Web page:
The study of technology in this field allows highlighting different technological solutions for the measurement and monitoring of postural physical variables, being able to place these measuring devices both in the environment and in the user’s own body. In order to analyze the advantages and disadvantages of these devices, it is necessary to pay attention to fundamental aspects for their application in wheelchair users. Among these aspects are the cost and energy autonomy of the device, portability, degree of intrusiveness or adaptability to different wheelchair models. This work proposes a classification based on three large groups, depending on the location in which they are located (Fig. 2): systems located in the environment (section Systems located in the environment), systems located on the user (section Systems located on the user), and systems located on the assistance or support device (section Systems located on the assistance or support device).

Fig. 2
figure 2

Postural monitoring systems classification based on sensor location

Systems located in the environment

The first set of sensors used for postural monitoring are the so-called ambient sensing systems or systems located in the environment. These systems are based on using one or several sensors located along a limited and delimited surface, thus allowing the measurement of different variables of postural interest. Within this group, the use of devices based on vision or cameras stands out.

Vision systems consist of a set of cameras located in the environment that allow locating reference points on the human body. Among these points, the location of the head, shoulders, arms and hips stand out [33]. Knowing the relative position between these parts of the body, a general idea of the posture adopted by the user can be estimated.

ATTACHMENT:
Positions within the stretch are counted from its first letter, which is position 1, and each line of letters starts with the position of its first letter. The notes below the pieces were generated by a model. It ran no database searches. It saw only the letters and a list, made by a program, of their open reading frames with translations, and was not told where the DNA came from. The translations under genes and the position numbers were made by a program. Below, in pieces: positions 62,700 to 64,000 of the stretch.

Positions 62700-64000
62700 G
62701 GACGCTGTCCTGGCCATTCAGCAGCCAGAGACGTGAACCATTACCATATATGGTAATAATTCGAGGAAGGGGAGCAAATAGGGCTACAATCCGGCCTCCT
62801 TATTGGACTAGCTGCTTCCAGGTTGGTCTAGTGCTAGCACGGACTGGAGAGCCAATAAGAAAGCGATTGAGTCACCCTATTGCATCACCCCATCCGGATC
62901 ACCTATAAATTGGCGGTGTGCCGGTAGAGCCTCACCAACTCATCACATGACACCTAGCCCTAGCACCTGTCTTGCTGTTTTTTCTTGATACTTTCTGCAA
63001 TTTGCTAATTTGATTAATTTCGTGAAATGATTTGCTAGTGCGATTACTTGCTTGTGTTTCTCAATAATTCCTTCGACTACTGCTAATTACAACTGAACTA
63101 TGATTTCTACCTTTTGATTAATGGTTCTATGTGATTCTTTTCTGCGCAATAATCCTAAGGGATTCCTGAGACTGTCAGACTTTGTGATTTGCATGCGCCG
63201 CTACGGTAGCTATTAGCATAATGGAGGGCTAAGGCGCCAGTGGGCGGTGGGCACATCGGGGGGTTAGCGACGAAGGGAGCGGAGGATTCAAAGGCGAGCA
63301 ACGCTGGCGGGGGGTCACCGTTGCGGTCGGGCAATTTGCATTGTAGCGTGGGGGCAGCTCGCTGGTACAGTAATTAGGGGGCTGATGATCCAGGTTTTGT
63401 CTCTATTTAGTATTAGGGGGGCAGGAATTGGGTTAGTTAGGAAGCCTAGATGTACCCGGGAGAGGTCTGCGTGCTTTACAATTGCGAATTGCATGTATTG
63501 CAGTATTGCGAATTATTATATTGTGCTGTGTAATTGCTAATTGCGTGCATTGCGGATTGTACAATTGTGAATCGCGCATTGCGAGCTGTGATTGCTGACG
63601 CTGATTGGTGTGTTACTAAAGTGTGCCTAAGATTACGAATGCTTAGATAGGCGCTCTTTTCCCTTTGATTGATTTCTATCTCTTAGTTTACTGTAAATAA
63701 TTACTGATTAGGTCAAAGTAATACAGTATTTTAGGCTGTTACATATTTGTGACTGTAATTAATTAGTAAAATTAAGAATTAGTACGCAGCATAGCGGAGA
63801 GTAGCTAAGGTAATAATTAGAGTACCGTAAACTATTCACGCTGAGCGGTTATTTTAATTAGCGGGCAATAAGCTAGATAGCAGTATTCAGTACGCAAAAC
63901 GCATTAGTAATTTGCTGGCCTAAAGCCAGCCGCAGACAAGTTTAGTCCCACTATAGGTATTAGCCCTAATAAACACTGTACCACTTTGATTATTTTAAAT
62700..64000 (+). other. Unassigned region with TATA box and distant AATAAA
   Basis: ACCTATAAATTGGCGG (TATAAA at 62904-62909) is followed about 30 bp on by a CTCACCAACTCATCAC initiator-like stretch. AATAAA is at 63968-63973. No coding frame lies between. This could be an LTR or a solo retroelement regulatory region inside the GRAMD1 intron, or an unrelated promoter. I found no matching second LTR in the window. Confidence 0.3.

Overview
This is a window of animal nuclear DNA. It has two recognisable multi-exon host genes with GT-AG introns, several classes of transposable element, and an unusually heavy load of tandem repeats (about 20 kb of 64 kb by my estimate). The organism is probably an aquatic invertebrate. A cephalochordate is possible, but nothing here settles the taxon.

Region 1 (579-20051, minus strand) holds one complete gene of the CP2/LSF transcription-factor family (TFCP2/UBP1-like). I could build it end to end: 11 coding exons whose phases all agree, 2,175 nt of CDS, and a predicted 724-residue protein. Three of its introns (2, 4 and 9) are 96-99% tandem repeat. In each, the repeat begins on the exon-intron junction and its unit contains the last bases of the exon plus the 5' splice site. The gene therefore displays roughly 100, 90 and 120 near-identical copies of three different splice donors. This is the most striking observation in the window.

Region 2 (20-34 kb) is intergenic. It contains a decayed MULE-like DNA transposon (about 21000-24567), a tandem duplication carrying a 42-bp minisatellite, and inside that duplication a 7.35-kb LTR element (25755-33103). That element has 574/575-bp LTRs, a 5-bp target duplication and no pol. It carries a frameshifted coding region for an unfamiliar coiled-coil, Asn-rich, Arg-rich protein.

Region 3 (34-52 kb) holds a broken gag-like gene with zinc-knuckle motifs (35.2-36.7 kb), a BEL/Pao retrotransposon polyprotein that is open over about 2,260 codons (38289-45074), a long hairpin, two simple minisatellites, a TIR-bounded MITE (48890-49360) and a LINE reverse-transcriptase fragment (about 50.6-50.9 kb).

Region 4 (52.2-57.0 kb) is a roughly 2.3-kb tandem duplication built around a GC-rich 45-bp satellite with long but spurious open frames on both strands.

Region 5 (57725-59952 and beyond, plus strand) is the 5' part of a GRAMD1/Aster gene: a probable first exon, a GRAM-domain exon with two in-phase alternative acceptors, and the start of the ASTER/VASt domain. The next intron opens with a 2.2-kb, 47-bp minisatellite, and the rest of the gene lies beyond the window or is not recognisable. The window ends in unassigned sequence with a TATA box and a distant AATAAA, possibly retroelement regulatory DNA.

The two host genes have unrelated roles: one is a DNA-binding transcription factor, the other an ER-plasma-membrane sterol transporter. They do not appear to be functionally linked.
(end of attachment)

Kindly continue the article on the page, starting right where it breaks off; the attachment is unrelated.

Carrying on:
Among the main advantages of using vision cameras for postural monitoring, in addition to the speed of information processing, is the fact that it is a non-intrusive data collection tool [35]. Furthermore, the use of cameras makes it possible to monitor more than one person simultaneously, as long as they are within the cameras’ range of vision. This is of particular relevance in subjects with low mobility such as stroke patients, since the incorporation of technological devices may add an additional degree of restriction in movement, due to, among other things, discomfort from the sensors.

The main limitations of these systems include limited privacy and limited range of action. The monitoring of the user’s posture is limited to the range of vision of the camera. In this way, the moment the user leaves the camera’s field of view, monitoring is interrupted. Thus, applications are limited to stationary environments unless the user is tracked. For this reason, the use of this type of sensors is not widespread for the detection of postural anomalies in motion, as may be the case of wheelchair users. However, the vast majority of works that make use of vision systems for postural monitoring focus on environments where the user is stationary, the most common being office work [13, 17, 33, 34] and student environments [35, 36].